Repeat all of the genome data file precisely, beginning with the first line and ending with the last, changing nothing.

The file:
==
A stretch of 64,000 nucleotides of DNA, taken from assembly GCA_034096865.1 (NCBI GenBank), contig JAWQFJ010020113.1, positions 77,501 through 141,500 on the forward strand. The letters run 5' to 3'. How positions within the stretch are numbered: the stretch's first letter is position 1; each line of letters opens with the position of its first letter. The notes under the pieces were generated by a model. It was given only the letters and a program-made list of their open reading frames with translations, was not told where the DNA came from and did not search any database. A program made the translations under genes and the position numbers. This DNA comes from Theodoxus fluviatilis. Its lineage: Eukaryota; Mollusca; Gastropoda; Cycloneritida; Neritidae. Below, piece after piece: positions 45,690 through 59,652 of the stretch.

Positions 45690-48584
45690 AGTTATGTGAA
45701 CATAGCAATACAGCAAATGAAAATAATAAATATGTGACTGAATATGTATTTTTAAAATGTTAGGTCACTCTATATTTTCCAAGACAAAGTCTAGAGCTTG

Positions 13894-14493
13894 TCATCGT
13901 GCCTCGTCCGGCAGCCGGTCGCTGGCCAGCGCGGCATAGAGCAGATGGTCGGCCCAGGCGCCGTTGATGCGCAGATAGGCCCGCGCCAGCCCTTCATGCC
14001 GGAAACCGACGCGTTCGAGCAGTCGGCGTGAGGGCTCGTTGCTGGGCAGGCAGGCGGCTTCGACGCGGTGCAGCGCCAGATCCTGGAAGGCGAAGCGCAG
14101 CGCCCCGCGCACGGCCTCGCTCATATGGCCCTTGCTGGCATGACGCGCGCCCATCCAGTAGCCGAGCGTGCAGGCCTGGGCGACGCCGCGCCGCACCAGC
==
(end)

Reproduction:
A stretch of 64,000 nucleotides of DNA, taken from assembly GCA_034096865.1 (NCBI GenBank), contig JAWQFJ010020113.1, positions 77,501 through 141,500 on the forward strand. The letters run 5' to 3'. How positions within the stretch are numbered: the stretch's first letter is position 1; each line of letters opens with the position of its first letter. The notes under the pieces were generated by a model. It was given only the letters and a program-made list of their open reading frames with translations, was not told where the DNA came from and did not search any database. A program made the translations under genes and the position numbers. This DNA comes from Theodoxus fluviatilis. Its lineage: Eukaryota; Mollusca; Gastropoda; Cycloneritida; Neritidae. Below, piece after piece: positions 45,690 through 59,652 of the stretch.

Positions 45690-48584
45690 AGTTATGTGAA
45701 CATAGCAATACAGCAAATGAAAATAATAAATATGTGACTGAATATGTATTTTTAAAATGTTAGGTCACTCTATATTTTCCAAGACAAAGTCTAGAGCTTG

Positions 13894-14493
13894 TCATCGT
13901 GCCTCGTCCGGCAGCCGGTCGCTGGCCAGCGCGGCATAGAGCAGATGGTCGGCCCAGGCGCCGTTGATGCGCAGATAGGCCCGCGCCAGCCCTTCATGCC
14001 GGAAACCGACGCGTTCGAGCAGTCGGCGTGAGGGCTCGTTGCTGGGCAGGCAGGCGGCTTCGACGCGGTGCAGCGCCAGATCCTGGAAGGCGAAGCGCAG
14101 CGCCCCGCGCACGGCCTCGCTCATATGGCCCTTGCTGGCATGACGCGCGCCCATCCAGTAGCCGAGCGTGCAGGCCTGGGCGACGCCGCGCCGCACCAGC